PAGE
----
Server Strain - Dominant Websites

Server Side Strain – Avoiding This Problem

Some of you might have come across an error on a site you frequent where it just becomes inexplicably slow all of the sudden or just plain disappears. You’re sure it’s not your connection because you checked another site and it loaded. So why is it that this one just decided to take a break? A shnazy little thing called server bandwidth.

The cheaper plans people often settle into buying are usually limited to a certain point. Once you reach this usage level the website can become unresponsive or go offline until the renewal period. (Or worse you pay more, often triple what you normally pay, just to get it back online right then and there.)

You might be thinking: “This is a serious problem, so why does this happen?” The answer to that is; When a person connects to a website they begin to use the server bandwidth to view the contents of the various pages they’re browsing. Every time they refresh the page or move to another more bandwidth is used up. The more content on a page (i.e. Video, pictures, text, music, etc…) the faster the servers bandwidth will be used up on a limited plan.

So if a persons website has “unlimited server bandwidth” you would think it would never go down right? Well, that’s not entirely true, depending on your providers definition of “unlimited.” Most policies for example will say that they give you a line with a certain speed, and unlimited bandwidth. This just means that no matter how many people connect to the server the site won’t be taken offline, because it’s usage is unlimited. So the website will still go offline if enough people get onto it at a given time. Usually only very large and popular sites have this problem, where thousands (Or more) of users all around the world are connecting to it at once.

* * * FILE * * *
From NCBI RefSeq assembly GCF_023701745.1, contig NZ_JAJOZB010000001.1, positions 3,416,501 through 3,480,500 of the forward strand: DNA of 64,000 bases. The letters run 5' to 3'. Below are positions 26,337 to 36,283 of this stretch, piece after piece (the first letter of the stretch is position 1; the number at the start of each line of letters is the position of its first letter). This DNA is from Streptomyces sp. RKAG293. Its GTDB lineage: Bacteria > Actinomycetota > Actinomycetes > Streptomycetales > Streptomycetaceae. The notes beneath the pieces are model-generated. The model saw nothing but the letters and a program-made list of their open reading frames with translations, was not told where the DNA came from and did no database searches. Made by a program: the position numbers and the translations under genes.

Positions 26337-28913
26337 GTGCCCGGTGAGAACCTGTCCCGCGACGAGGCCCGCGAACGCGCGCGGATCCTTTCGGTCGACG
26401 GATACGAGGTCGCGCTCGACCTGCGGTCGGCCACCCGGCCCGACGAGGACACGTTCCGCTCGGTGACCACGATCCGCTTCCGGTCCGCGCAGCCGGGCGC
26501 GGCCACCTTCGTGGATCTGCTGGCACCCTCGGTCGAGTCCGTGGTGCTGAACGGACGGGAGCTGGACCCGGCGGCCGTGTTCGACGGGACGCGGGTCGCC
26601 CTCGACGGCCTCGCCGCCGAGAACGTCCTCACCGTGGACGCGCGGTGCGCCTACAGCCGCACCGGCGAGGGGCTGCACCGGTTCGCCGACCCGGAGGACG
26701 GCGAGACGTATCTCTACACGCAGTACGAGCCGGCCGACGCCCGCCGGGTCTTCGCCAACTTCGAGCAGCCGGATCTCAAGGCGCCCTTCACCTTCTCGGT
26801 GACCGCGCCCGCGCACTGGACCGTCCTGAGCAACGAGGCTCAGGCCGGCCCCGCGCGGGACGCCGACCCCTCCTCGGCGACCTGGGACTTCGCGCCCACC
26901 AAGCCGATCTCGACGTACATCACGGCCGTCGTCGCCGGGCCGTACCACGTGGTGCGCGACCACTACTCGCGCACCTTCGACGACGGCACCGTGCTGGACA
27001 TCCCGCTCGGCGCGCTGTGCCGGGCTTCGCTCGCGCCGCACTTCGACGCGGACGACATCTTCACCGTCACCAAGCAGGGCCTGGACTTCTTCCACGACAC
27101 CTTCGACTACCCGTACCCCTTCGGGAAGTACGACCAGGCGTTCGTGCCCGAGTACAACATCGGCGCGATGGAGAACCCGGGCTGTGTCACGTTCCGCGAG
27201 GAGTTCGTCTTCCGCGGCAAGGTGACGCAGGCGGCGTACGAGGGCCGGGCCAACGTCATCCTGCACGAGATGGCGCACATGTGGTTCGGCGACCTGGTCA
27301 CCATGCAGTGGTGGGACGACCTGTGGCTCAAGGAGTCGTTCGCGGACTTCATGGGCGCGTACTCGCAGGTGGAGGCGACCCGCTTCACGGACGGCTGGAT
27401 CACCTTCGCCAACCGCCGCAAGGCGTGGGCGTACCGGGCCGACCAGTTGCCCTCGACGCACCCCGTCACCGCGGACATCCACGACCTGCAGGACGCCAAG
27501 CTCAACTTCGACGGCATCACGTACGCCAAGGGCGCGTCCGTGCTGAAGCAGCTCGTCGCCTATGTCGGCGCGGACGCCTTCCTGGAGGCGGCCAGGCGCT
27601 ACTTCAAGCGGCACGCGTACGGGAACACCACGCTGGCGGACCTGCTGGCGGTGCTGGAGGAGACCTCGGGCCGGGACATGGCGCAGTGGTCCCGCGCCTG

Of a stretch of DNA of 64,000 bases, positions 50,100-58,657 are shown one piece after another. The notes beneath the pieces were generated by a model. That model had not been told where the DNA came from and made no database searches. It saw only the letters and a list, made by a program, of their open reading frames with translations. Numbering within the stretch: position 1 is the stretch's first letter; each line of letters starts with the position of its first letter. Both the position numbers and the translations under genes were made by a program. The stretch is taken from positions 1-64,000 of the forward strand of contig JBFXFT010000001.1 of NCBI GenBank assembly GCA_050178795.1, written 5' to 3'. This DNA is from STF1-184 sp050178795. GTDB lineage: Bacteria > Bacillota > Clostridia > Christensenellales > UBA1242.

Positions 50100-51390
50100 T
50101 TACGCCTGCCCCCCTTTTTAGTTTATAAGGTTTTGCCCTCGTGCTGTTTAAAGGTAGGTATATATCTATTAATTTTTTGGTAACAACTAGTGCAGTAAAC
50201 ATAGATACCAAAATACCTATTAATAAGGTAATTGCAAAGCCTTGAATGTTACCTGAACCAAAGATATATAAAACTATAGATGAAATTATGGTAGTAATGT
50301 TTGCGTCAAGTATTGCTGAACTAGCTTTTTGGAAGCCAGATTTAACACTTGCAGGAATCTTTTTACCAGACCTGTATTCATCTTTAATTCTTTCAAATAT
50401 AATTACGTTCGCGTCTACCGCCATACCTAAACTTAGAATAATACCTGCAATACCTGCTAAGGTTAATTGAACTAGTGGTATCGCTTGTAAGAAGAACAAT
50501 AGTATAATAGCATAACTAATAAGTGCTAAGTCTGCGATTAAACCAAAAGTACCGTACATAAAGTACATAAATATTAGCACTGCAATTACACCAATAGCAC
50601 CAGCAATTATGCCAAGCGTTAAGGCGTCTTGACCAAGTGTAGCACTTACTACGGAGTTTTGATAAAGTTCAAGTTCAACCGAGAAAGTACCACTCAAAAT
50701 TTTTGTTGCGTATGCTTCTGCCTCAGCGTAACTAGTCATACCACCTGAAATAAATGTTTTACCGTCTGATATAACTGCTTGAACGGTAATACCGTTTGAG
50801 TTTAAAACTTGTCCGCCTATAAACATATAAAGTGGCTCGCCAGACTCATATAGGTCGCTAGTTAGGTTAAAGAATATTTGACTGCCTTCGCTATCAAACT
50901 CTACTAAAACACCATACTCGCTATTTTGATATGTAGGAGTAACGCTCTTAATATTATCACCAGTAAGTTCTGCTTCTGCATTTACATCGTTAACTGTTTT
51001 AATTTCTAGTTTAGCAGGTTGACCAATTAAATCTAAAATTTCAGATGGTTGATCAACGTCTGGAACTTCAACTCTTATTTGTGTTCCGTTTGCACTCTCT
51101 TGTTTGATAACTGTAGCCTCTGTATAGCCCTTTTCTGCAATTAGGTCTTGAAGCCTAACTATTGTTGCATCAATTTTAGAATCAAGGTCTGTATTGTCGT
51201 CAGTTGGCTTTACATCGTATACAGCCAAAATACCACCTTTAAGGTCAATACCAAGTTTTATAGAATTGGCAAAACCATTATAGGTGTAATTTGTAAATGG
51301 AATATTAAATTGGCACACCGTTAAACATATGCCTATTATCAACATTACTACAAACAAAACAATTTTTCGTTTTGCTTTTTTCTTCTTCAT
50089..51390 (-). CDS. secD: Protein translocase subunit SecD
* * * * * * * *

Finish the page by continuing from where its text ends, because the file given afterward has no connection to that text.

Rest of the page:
So if your just starting a website and want to know how much you should be paying for just consider the amount of traffic you plan on generating. Maximum allotted bandwidth can be modified at any time with your provider. So don’t worry about getting an expensive plan at first, when you can go up gradually as needed.